Calgary's public transit consists of a Light Rail Transit system —or CTrain— and a bus and community shuttle network. Access Calgary, a division of Calgary Transit, provides transport services for Calgarians with disabilities. 
     
Currently, the CTrain carries more passengers than any other light rail system in North America (over 280,000 every weekday); and since September 2001, its electricity has been entirely generated by 12 wind turbines making it a 100 per cent emissions free light rail system, the only one of its kind in North America, according to Calgary Transit   
      
Calgary's communities, parks and natural areas are connected by an extensive network of pedestrian and cycling paths that can be used for walking, running, rollerblading or cycling. In fact, Calgary has the most extensive urban pathway and bikeway network in North America —938 km of pathways plus 290 km of on-street bikeways— according to The City of Calgary.
    
An important goal of the Calgary Transportation Plan (CTP) is to enable public transit, walking and cycling as the preferred mobility choices for more people. Of all daily trips made by Calgarians in 2009, 14% were on foot/bike, 9% were on public transit and 77% on vehicles (both single occupant vehicles and high occupancy vehicles). Based on the recommended land use pattern and transportation systems contained in the Municipal Development Plan (MDP) and the CTP, these per cents are projected to change to 20-25%, 15-20% and 65-55% respectively by year 2069.
    
The CTP and MDP represent a new direction for transportation in Calgary. The more compact form of development envisioned in the MDP will bring homes, jobs, services and amenities closer together. This will make non-automobile modes of travel more convenient and therefore give Calgarians choices when travelling around the city. More choices means that Calgary's transportation system will, among other things, improve overall mobility, better withstand energy costs, and reduce energy use and emissions, according to the 2009 Calgary Transportation Plan.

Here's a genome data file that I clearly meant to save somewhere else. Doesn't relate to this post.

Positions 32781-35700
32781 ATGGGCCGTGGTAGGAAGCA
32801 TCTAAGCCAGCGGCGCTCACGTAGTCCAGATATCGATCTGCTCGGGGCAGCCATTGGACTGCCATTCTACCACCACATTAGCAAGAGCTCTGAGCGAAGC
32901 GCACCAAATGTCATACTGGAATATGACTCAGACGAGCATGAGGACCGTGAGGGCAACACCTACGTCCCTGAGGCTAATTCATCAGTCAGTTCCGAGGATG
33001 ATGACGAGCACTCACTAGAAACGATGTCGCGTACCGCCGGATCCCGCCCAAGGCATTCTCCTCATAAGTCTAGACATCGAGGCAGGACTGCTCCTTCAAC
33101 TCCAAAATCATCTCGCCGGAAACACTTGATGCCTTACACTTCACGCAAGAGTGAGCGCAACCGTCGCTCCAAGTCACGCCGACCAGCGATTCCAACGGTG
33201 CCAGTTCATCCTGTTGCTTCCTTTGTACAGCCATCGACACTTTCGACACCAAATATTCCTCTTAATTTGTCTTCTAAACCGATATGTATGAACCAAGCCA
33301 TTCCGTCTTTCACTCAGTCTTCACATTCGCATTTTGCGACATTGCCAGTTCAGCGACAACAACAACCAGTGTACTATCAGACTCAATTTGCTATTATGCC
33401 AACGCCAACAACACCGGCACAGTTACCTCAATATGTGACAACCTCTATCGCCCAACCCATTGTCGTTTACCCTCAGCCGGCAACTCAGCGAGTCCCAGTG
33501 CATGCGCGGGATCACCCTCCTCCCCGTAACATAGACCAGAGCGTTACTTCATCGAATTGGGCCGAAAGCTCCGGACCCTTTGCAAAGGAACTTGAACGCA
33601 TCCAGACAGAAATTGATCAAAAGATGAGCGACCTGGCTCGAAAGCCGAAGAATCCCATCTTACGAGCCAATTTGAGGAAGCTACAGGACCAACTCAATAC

Image
Vancouver as seen from Burrard Bridge looking East - Photo courtesy of Urban Pattern Associates, Ottawa, Ontario
       
Vancouver is a coastal and seaport city, and the largest city of the province of British Columbia. Its geography is superb: situated on the western half of the beautiful Burrard Peninsula, east of the Strait of Georgia, south of the English Bay and the Burrard Inlet, and north of the Fraser River. Vancouver is also a unique city in that, like no other city, it has been ranked for several years as the world's most liveable city by The Economist's Intelligence Unit.
      
Vancouver's public transit combines multiple transport modes, including: a bus network; a light rapid transit system consisting of three Sky Train lines, two that connect downtown Vancouver with the cities of Burnaby, New Westminster and Surrey, and another one that connects downtown Vancouver to the Vancouver international airport and the city of Richmond; HandyDart, which provides door-to-door service for people with disabilities; the SeaBus, a passenger ferry connecting downtown Vancouver with the North Shore; and the West Coast Express, an interregional train connecting Downtown Vancouver to Mission (a district municipality), according to The City of Vancouver.
     
Vancouver is one of the most bicycle-friendly cities in Canada. It has a bikeway network that is nearly 255 km long, according to the City of Vancouver Bicycle Program Coordinator.
    
Vancouver's famous Stanley Park —which lies immediately north-west of the City's downtown— offers nearly 400 hectares of natural beauty, and plenty of opportunities for recreational walking and biking.
   
Vancouver is one of the most green mobility options oriented cities in Canada. In 2008, 40% of all trips in the City were on foot, bike or transit. The City's current target is making the majority (over 50%) of all trips in the City on foot, bike and transit by year 2020 and, at least, two-thirds of all trips in the City on foot, bike and transit by 2040, according to Transportation 2040, a long-term strategic vision for the City of Vancouver.